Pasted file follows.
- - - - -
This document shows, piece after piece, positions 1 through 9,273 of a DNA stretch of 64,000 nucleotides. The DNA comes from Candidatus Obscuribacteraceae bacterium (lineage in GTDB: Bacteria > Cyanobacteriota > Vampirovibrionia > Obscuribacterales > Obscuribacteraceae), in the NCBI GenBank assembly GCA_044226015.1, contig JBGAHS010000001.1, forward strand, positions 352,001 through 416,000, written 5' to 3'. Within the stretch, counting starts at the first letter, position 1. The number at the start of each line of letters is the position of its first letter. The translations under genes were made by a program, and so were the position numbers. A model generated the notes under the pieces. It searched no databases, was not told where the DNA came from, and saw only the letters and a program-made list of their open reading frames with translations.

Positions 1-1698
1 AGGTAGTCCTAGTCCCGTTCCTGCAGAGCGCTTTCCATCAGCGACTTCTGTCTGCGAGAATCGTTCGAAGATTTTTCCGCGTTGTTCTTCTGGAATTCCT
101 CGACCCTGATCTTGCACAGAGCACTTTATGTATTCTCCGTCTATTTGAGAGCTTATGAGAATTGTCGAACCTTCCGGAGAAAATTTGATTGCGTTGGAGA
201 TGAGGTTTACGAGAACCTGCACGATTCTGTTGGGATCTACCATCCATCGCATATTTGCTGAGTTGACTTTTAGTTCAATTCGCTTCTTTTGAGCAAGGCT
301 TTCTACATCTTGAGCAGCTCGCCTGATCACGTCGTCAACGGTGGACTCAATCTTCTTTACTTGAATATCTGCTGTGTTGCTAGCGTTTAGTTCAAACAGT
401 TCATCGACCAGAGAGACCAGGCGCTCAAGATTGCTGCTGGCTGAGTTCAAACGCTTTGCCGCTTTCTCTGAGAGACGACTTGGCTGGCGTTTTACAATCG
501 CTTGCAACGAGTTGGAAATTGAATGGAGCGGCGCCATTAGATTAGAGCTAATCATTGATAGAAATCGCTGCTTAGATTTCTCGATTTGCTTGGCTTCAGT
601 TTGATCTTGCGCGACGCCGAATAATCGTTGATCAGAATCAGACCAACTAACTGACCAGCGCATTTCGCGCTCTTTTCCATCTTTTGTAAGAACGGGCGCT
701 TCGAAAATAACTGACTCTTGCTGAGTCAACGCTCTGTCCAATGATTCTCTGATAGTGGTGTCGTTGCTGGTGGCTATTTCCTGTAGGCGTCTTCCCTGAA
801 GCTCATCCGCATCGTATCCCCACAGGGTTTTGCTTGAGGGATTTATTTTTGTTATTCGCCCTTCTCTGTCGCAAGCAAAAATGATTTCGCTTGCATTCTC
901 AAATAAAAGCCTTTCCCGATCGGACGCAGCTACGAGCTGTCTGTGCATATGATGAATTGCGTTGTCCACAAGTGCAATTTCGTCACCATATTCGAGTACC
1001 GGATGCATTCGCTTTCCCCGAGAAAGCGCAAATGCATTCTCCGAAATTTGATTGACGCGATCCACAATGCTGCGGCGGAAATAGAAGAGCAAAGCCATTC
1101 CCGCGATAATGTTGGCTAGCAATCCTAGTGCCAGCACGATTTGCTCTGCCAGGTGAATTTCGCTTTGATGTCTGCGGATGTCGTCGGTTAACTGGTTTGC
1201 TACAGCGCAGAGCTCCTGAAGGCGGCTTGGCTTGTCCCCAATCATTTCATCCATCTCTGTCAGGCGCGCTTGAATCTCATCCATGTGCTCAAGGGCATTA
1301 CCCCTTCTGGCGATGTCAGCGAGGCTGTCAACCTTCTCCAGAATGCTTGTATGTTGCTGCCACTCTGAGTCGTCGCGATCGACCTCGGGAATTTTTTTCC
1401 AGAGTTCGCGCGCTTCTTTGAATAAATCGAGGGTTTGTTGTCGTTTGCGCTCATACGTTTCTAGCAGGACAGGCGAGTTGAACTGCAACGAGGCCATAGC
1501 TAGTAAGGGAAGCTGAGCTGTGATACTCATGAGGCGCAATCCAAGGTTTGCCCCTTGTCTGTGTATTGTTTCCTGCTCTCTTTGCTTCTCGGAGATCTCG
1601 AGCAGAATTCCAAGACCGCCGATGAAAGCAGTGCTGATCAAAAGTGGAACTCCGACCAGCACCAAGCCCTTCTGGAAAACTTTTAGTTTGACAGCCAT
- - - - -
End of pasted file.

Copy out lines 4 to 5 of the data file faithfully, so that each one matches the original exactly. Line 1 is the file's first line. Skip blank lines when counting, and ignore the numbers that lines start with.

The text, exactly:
101 CGACCCTGATCTTGCACAGAGCACTTTATGTATTCTCCGTCTATTTGAGAGCTTATGAGAATTGTCGAACCTTCCGGAGAAAATTTGATTGCGTTGGAGA
201 TGAGGTTTACGAGAACCTGCACGATTCTGTTGGGATCTACCATCCATCGCATATTTGCTGAGTTGACTTTTAGTTCAATTCGCTTCTTTTGAGCAAGGCT